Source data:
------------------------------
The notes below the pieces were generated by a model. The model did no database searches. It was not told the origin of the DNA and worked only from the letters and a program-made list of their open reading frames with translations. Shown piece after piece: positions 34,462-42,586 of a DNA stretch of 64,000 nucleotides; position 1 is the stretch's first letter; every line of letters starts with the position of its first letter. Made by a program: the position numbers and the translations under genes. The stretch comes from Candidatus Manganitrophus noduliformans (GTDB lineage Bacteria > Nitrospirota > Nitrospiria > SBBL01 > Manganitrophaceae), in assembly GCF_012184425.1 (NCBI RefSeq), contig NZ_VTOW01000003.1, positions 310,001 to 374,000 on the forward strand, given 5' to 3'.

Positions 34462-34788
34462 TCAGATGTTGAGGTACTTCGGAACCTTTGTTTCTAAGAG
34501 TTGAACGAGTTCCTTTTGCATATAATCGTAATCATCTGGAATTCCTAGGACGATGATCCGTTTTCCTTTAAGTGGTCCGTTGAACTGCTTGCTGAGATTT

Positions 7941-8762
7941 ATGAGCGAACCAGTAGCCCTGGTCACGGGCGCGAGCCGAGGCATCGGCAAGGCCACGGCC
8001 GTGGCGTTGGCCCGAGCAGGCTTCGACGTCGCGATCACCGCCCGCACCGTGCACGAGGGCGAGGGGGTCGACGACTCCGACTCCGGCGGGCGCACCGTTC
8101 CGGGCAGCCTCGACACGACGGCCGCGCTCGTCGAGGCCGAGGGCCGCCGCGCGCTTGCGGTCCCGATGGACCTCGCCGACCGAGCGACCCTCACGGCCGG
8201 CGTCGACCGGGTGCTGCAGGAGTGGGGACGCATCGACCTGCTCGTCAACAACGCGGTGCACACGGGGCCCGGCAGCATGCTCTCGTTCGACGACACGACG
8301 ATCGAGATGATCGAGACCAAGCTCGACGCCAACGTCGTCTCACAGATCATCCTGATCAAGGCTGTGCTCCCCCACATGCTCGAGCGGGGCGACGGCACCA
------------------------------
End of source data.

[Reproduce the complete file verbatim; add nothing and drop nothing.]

The notes below the pieces were generated by a model. The model did no database searches. It was not told the origin of the DNA and worked only from the letters and a program-made list of their open reading frames with translations. Shown piece after piece: positions 34,462-42,586 of a DNA stretch of 64,000 nucleotides; position 1 is the stretch's first letter; every line of letters starts with the position of its first letter. Made by a program: the position numbers and the translations under genes. The stretch comes from Candidatus Manganitrophus noduliformans (GTDB lineage Bacteria > Nitrospirota > Nitrospiria > SBBL01 > Manganitrophaceae), in assembly GCF_012184425.1 (NCBI RefSeq), contig NZ_VTOW01000003.1, positions 310,001 to 374,000 on the forward strand, given 5' to 3'.

Positions 34462-34788
34462 TCAGATGTTGAGGTACTTCGGAACCTTTGTTTCTAAGAG
34501 TTGAACGAGTTCCTTTTGCATATAATCGTAATCATCTGGAATTCCTAGGACGATGATCCGTTTTCCTTTAAGTGGTCCGTTGAACTGCTTGCTGAGATTT

Positions 7941-8762
7941 ATGAGCGAACCAGTAGCCCTGGTCACGGGCGCGAGCCGAGGCATCGGCAAGGCCACGGCC
8001 GTGGCGTTGGCCCGAGCAGGCTTCGACGTCGCGATCACCGCCCGCACCGTGCACGAGGGCGAGGGGGTCGACGACTCCGACTCCGGCGGGCGCACCGTTC
8101 CGGGCAGCCTCGACACGACGGCCGCGCTCGTCGAGGCCGAGGGCCGCCGCGCGCTTGCGGTCCCGATGGACCTCGCCGACCGAGCGACCCTCACGGCCGG
8201 CGTCGACCGGGTGCTGCAGGAGTGGGGACGCATCGACCTGCTCGTCAACAACGCGGTGCACACGGGGCCCGGCAGCATGCTCTCGTTCGACGACACGACG
8301 ATCGAGATGATCGAGACCAAGCTCGACGCCAACGTCGTCTCACAGATCATCCTGATCAAGGCTGTGCTCCCCCACATGCTCGAGCGGGGCGACGGCACCA